Our Wedding: Part 5 - The Honeymoon

Ahh the honeymoon. Of course we would've loved to go to Europe, but twice in a year is a little excessive, especially on top of a wedding. So we went with the next best thing within Canada... Québec! Québec City for nine days and Montreal for four. We've been to Montreal many times, but I had been to Québec City only once, on a school trip in grade 8, and Mike had never been, which just seemed silly. It's a one-hour flight!

Most people want to know what the heck we found to do in Québec City for nine days. It's more of a long weekend destination for most, I guess. We've certainly never spent that much time in one city, either. But you have to remember that we left two days after our wedding. All we wanted to do was unplug and take it easy: sleep in, stroll, patio people-watch, eat some good food, drink some French wine. When you have nine days somewhere, you can do all that and not worry that your picnic got rained out or the museum is closing... because you can go tomorrow! It was great! Maybe our days of go-go-go backpacking are behind us?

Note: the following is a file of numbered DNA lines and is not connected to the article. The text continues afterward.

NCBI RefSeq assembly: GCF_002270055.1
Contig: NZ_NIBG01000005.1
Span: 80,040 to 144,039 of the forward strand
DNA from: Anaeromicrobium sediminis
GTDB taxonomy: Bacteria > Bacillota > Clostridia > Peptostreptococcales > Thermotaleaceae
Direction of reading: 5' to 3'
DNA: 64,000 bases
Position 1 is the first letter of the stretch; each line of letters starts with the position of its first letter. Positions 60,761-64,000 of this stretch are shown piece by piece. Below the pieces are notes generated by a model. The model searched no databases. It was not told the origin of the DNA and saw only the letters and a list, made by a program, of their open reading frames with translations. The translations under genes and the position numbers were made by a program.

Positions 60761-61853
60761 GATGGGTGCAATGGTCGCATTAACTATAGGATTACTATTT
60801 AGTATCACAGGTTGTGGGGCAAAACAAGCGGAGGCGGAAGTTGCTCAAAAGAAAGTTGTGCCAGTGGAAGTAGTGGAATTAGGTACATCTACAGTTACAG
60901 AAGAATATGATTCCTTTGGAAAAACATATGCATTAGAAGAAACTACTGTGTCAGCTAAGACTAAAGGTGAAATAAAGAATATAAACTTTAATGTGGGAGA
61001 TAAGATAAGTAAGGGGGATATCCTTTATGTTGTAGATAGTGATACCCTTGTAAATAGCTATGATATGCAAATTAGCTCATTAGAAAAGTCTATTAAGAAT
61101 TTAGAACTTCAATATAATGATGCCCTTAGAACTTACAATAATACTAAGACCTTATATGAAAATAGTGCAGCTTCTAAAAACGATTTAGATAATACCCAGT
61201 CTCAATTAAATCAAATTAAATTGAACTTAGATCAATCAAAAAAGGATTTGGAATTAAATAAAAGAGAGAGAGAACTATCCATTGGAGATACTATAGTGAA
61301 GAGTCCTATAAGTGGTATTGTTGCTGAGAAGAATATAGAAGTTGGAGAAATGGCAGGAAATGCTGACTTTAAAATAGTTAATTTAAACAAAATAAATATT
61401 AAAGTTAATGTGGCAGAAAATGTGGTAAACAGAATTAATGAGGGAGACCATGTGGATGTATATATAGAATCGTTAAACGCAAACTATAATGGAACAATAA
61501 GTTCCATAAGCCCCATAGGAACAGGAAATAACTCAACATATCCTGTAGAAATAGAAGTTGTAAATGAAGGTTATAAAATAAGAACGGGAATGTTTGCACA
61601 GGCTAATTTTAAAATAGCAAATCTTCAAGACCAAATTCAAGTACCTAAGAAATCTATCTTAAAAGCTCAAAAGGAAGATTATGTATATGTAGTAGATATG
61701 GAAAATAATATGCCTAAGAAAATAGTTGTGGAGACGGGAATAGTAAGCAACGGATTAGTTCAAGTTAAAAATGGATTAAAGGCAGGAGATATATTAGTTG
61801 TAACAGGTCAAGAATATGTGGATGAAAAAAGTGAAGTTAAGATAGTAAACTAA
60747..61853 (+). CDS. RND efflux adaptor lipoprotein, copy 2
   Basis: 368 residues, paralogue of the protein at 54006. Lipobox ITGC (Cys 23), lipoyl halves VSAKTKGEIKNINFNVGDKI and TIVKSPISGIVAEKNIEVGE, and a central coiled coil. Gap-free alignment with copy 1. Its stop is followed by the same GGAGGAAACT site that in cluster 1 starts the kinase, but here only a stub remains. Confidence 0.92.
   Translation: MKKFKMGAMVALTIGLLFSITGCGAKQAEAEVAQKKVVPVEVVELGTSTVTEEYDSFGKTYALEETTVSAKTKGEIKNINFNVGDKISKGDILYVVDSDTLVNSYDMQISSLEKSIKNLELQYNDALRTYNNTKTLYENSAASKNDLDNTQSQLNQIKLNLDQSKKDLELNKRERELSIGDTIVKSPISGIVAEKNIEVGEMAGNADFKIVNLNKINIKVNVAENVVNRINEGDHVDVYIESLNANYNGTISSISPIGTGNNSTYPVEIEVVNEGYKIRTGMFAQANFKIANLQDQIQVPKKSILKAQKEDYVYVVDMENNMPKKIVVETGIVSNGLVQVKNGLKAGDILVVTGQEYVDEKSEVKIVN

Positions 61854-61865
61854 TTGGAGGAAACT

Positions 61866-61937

The very first night we arrived was La Fête nationale du Québec, also known as Saint-John-Baptiste Day. Actually, I believe the holiday was the next day, but the party was the night before. And what a party it was! Stages were spread out across the entire Plains of Abraham — every musical genre was represented — and you could peruse it all with a beer in hand. (Why can't Ontario get behind this concept?) We walked around the whole thing and then settled in at the hip hop stage with Loud Lary Ajust and their hilariously "bilingual" rhymes: "Beetlejuice, Beetlejuice, oh my God, I mean oh my Dieu!" Haha! It was so fun!